Completely normal feelings, jet lag is a funny old thing. I used to liken it a bit to childbirth, there's the feeling you should be totally elated but actually you're thinking "what the hell have we done?!"

     

    ?

     

    LOL Diane

     

    Stevo

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    Guest kangomik

    Ouch, it must be so difficult when the kids are older. Must be a huge shock to the system.

     

    Everyone will look at you when you go out locally, it's not a threatening thing, it's just a case of everyone keeping an eye out for others. If your new it's worth taking time out to meet people.

     

    Jet lag is terrible, and it will take a week to get your heads right.

     

    The rain won't help but at least it is happening while you have jet lag.

     

    The city and the Fringe will be busy for a few weeks, then womadelaide if they are into music, then the clipsall. By then you will have all found your feet, recharged the batteries and sorted alll the boring stuff out.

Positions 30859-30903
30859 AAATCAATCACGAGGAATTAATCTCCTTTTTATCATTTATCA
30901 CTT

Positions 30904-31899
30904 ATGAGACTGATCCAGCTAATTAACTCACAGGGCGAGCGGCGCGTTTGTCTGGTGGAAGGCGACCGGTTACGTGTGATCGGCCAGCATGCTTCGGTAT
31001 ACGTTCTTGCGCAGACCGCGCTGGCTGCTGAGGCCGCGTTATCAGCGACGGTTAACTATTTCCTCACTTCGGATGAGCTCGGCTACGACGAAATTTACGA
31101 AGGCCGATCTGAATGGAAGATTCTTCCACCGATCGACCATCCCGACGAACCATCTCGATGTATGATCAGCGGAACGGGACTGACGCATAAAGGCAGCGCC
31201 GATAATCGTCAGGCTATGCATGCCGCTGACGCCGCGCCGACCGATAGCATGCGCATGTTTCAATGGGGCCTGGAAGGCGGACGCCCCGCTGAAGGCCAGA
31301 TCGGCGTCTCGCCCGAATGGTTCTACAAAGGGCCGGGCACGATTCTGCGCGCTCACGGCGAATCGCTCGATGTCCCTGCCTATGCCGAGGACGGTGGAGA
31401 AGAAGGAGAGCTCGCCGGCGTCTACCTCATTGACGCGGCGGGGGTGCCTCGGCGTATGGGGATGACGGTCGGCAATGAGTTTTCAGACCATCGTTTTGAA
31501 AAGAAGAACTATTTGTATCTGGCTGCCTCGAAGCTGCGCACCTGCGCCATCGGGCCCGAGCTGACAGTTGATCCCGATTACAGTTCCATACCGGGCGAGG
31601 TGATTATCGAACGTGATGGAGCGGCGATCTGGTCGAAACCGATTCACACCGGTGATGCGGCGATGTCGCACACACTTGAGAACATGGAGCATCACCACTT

Don't give in to early it took you long enough to get here !

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    It will take a while to adjust. Everything is new, everything is different, you are out of your comfort zone and can't rely on 'automatic pilot' any more. On top of this the jet lag makes you feel terrible, plus you do feel that everyone's looking at you. I've spotted people wandering around West Lakes mall sometimes, looking so obviously British and like they've just got off the plane - but that self-consciousness will go and you will start to blend in. The important thing is to smile, be friendly, and you will find the locals will be really helpful. Act like you belong here.